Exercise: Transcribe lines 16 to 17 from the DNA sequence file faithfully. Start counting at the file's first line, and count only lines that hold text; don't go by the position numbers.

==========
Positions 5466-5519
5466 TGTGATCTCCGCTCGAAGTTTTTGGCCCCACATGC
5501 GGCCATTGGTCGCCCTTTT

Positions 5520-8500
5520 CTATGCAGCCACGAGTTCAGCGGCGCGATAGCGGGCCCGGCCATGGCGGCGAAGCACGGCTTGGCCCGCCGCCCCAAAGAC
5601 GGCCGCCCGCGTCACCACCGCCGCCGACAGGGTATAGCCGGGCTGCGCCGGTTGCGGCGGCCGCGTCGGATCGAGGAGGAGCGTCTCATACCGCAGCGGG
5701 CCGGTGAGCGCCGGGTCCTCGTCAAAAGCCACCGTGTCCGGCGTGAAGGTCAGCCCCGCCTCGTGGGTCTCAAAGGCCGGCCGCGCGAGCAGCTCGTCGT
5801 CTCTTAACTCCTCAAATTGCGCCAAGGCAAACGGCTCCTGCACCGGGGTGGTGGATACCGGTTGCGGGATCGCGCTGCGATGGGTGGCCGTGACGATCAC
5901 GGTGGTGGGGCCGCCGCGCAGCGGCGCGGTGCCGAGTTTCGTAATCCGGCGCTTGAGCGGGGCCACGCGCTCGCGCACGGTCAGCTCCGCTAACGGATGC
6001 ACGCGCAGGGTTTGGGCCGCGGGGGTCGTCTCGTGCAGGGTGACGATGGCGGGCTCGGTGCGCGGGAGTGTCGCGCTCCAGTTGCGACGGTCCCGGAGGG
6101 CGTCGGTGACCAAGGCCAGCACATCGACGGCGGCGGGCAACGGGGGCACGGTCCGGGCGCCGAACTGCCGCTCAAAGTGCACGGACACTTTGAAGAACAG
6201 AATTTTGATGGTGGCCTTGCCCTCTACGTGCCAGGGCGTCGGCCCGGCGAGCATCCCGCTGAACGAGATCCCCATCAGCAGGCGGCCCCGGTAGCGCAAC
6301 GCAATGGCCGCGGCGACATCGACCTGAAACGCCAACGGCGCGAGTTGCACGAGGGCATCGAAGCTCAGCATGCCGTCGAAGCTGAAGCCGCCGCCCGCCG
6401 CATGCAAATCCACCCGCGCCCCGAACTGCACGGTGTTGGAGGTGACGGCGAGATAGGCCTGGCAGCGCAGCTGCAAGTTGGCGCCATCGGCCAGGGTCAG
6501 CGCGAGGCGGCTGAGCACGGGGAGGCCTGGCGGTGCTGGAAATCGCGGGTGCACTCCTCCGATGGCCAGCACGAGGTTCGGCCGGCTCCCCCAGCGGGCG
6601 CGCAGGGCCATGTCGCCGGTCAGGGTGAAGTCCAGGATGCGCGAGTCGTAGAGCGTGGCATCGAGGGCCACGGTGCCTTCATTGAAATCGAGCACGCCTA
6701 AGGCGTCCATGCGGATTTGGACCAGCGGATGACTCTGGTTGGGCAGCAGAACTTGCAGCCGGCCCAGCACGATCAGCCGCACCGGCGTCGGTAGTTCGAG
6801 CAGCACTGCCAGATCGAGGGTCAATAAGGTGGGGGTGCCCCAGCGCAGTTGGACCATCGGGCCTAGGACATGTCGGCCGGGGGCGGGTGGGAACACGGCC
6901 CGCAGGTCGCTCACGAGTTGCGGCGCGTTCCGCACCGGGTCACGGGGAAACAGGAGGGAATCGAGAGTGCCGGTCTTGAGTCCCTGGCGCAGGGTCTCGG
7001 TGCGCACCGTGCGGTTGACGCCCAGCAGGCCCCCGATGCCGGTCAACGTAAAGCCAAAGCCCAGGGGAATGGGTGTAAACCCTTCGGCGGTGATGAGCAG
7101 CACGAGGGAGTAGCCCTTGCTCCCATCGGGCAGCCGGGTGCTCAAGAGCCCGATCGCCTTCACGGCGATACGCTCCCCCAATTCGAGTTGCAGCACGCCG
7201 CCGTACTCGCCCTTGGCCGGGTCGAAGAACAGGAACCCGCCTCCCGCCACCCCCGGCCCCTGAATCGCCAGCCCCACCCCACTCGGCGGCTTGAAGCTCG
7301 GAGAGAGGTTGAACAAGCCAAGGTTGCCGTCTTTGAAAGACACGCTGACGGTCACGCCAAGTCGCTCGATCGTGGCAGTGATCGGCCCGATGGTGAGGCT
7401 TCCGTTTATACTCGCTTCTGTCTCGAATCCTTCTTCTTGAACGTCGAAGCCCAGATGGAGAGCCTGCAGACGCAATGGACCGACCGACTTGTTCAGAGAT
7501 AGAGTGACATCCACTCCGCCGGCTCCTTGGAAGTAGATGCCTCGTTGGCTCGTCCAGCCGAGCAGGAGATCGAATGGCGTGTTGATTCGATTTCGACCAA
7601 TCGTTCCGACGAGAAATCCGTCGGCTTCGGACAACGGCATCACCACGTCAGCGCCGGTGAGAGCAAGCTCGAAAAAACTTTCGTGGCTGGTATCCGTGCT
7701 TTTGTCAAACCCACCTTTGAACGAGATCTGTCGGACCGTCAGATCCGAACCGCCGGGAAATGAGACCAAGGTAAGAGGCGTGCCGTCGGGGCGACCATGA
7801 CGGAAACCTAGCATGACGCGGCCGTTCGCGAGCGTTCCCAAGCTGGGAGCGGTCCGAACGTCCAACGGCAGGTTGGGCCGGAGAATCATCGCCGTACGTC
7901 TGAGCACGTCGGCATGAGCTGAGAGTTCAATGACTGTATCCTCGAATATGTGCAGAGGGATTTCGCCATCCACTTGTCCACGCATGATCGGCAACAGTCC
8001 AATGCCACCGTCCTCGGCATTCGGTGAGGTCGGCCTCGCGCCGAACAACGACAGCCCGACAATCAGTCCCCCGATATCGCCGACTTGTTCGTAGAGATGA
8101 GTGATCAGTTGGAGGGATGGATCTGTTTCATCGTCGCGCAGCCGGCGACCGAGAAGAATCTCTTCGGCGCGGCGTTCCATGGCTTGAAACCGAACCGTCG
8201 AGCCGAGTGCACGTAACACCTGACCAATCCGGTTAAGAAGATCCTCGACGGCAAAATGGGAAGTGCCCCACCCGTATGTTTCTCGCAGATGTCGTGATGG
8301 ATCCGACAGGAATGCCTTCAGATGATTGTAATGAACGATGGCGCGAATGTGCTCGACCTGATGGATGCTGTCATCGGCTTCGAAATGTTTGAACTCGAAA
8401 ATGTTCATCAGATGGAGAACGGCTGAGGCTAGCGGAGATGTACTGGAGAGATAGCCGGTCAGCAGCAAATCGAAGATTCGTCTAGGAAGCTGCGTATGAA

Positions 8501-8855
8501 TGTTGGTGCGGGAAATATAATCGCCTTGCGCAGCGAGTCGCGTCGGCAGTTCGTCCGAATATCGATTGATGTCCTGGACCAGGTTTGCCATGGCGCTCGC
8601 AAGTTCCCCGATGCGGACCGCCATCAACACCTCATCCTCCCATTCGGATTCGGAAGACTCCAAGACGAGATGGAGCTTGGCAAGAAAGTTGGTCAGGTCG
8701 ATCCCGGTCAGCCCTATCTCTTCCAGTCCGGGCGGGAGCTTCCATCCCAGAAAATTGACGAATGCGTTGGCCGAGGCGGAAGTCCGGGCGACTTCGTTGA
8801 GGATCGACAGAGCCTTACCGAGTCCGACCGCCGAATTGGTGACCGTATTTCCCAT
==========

6601 CGCAGGGCCATGTCGCCGGTCAGGGTGAAGTCCAGGATGCGCGAGTCGTAGAGCGTGGCATCGAGGGCCACGGTGCCTTCATTGAAATCGAGCACGCCTA
6701 AGGCGTCCATGCGGATTTGGACCAGCGGATGACTCTGGTTGGGCAGCAGAACTTGCAGCCGGCCCAGCACGATCAGCCGCACCGGCGTCGGTAGTTCGAG